Gordon Price: “The story of how Chinatown and Strathcona were saved is now part of the mythology of this city – still insufficiently documented.”

That’s all too true. In the meantime, there’s the oral history.

A long, long time planner with the city told me once that the protests ushered in a community consultation process for development proposals that was largely respected by mayors Art Phillips, Jack Volrich, Mike Harcourt, Gordon Campbell (yes), Phillip Owen, and Larry Campbell.

He also told me that consultation system was effectively dismantled by Mayor Sam Sullivan –or, rather, it was taken apart by the then defacto mayor, City Manager Judy Rogers. Like all bureaucratic lifers, the democratic process was just too restrictive for her.

Enter Gregor Robertson and Vacuum Vancouver.


By the by, you can still glimpse the earlier Georgia Viaduct. Remains of the on/off ramp can be seen facing east from Georgia, just west of Main. It’s in that little unused space right next to the Murrin Substation.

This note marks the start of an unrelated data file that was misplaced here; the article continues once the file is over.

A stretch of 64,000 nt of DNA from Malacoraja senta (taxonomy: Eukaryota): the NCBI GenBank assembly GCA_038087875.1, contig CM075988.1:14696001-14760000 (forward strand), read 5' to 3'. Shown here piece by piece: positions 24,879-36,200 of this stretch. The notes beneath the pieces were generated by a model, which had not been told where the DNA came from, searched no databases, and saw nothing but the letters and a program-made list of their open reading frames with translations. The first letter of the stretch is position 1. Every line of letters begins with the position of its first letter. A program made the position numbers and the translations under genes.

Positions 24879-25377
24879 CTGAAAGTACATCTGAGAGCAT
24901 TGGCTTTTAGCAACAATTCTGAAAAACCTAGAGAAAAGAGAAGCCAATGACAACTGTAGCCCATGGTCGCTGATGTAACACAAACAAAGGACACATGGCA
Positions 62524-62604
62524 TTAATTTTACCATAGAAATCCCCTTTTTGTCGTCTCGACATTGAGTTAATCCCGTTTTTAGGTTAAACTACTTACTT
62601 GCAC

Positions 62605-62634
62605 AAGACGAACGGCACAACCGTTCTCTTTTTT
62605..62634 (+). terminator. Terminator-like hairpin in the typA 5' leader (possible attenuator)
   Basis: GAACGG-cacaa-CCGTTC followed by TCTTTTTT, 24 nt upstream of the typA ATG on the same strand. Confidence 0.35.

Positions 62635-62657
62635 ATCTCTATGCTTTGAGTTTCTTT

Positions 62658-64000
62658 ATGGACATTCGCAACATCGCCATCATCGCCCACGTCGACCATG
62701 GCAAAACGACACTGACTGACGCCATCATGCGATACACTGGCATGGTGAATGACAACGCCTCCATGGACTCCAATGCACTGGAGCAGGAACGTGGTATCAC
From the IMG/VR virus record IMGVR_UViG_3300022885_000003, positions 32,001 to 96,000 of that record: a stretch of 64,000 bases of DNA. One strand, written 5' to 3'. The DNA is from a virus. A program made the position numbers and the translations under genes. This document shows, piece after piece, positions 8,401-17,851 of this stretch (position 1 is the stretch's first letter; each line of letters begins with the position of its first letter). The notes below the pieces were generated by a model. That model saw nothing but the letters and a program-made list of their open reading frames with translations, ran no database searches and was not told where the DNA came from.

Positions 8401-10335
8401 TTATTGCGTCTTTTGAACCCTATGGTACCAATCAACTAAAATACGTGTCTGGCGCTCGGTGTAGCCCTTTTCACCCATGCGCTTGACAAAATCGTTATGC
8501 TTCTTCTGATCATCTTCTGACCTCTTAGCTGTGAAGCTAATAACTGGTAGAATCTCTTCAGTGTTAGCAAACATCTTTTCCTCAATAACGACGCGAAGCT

And a condo development.


1 Chuck Davis (ed), The Great Vancouver Book. “Bridges of Greater Vancouver”, Robert Harris; page 214.

2 Donald Gutstein, Vancouver Ltd.; page 154

3 Vancouver Ltd.; page 155

4 Lance Berelowitz, Dream City; page 82

No New Thing

by Zbigniew

“The parties’ handling of the major issues for Vancouver –control of growth and citizen participation- shows that they have little dedication to interests of the present residents of Vancouver. Even the city hall bureaucracy seems structured to accommodate developers and is little able to preserve and maintain existing neighbourhoods or current value systems.

“Vancouver’s destiny has been in the grip of profit-hungry developers and speculators ever since there was a Vancouver –and even before.

“But it hasn’t been all bad. Time after time, average Vancouver residents have come to the rescue, to stop developments when they were seen to be harmful to the interests of the citizens or destructive to the environment. The recent history of Vancouver is rich in such actions …. As well as the big-name fights, there have been innumerable confrontations with bulldozers and unscrupulous landlords, unsympathetic city council and the indifferent bureaucracy at city hall. These actions demonstrate that the citizens of Vancouver are deeply concerned about their environment and living conditions.

“Nor is citizen action in Vancouver a new thing.”

Donald Gutstein, Vancouver Ltd., 1975

Harmony of Sea & City

by Zbigniew

HarmonyOmni, May 1980